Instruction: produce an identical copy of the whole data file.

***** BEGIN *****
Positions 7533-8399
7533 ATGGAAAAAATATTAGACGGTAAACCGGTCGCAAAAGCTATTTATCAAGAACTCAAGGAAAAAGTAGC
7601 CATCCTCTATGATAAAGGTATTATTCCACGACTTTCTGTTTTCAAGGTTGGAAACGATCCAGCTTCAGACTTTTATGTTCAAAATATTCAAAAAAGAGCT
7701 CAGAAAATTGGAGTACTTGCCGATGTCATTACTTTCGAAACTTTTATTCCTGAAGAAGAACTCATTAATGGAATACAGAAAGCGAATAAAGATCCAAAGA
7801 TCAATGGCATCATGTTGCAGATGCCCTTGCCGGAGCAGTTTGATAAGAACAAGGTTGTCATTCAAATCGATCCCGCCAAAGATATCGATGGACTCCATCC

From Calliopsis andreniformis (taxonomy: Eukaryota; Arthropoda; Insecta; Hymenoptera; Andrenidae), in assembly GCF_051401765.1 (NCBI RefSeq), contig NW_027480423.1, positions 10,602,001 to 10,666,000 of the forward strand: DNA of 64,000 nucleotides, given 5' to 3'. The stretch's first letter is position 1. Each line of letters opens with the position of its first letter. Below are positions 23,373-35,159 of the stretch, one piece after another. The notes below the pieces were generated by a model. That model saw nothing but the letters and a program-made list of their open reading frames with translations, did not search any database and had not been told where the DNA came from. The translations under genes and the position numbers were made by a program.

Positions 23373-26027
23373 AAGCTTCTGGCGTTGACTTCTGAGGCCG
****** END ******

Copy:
Positions 7533-8399
7533 ATGGAAAAAATATTAGACGGTAAACCGGTCGCAAAAGCTATTTATCAAGAACTCAAGGAAAAAGTAGC
7601 CATCCTCTATGATAAAGGTATTATTCCACGACTTTCTGTTTTCAAGGTTGGAAACGATCCAGCTTCAGACTTTTATGTTCAAAATATTCAAAAAAGAGCT
7701 CAGAAAATTGGAGTACTTGCCGATGTCATTACTTTCGAAACTTTTATTCCTGAAGAAGAACTCATTAATGGAATACAGAAAGCGAATAAAGATCCAAAGA
7801 TCAATGGCATCATGTTGCAGATGCCCTTGCCGGAGCAGTTTGATAAGAACAAGGTTGTCATTCAAATCGATCCCGCCAAAGATATCGATGGACTCCATCC

From Calliopsis andreniformis (taxonomy: Eukaryota; Arthropoda; Insecta; Hymenoptera; Andrenidae), in assembly GCF_051401765.1 (NCBI RefSeq), contig NW_027480423.1, positions 10,602,001 to 10,666,000 of the forward strand: DNA of 64,000 nucleotides, given 5' to 3'. The stretch's first letter is position 1. Each line of letters opens with the position of its first letter. Below are positions 23,373-35,159 of the stretch, one piece after another. The notes below the pieces were generated by a model. That model saw nothing but the letters and a program-made list of their open reading frames with translations, did not search any database and had not been told where the DNA came from. The translations under genes and the position numbers were made by a program.

Positions 23373-26027
23373 AAGCTTCTGGCGTTGACTTCTGAGGCCG